My Book Bin Filled With Just-Right Tagalog Texts

tagalogsonglyricssong lyrics

I haven’t learned all that many Tagalog songs yet. But when I do learn one, I make myself a lyric sheet with the Tagalog on the right and the English transliteration on the left. This song sheet is from the unofficial Tagalog version of Disney Frozen’s Let It Go. While I’m more likely to read while singing to the YouTube video at the top of my lungs, sometimes I like to just read the words.

tagalogdialoguestexts from courses

I’ve made a book with copies of reading comprehension exercises from one of my language courses. Depending on the length, I either type them out or scan them after working through them in the lesson. These are texts that I’ve already read intensively. I usually spend a few minutes of every session reading at least a page, marking my place so that I can pick up where I left off next time.

tagalogstorybilingual picture books

Bilingual picture books are a great resource for beginners! I bought four bilingual Tagalog-English picture books from Pinoy Culture in Toronto. Each page has text in both Tagalog and English. I read the Tagalog, trying to understand it as best I can, and then read the English, matching the words.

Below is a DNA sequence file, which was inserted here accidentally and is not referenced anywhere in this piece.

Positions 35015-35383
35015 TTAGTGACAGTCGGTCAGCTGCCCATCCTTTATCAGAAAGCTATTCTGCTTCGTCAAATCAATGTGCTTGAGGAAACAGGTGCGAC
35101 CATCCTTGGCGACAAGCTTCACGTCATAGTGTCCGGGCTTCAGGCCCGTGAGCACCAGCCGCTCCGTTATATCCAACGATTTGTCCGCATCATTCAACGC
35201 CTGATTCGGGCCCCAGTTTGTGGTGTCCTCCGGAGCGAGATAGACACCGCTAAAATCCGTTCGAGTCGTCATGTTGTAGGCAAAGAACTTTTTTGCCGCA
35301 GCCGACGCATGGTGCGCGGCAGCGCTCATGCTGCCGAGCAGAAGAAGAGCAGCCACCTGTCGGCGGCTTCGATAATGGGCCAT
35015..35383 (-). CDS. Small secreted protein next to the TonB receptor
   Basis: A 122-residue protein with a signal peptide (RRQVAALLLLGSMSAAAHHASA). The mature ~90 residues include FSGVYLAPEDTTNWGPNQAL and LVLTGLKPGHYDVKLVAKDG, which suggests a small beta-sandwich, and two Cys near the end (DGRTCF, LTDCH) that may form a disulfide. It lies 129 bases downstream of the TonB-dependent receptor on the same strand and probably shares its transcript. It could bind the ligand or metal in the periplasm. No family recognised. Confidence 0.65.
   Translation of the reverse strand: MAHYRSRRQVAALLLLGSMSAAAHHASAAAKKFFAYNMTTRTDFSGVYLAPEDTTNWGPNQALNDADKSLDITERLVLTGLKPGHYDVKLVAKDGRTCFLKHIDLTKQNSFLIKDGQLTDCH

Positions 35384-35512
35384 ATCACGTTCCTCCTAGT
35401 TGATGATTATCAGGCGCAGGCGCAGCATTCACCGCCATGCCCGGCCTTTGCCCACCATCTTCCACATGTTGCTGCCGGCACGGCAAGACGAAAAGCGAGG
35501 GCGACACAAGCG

tagalogeasyreaderhomemade easy readers

I have a set of easy readers that my young students loved in French. They use very simple, straightforward sentences, with lots of repetition and simple present tense verbs. I’m working on translating them into Tagalog, with the help of my husband and tutors. I use sticky notes to cover the French text, creating lift-the-flap bilingual books.

tagalognotebooklanguage notebook

I mentioned my tutoring notebook in an earlier post. It’s a collection of useful phrases, vocabulary, paragraphs that I’ve worked on with my tutor – basically anything that I’ve learned during a session and that I know I’ll want to review again. I find it especially useful to re-read corrected paragraphs, since I generated them myself and they’re full of the words that I personally need.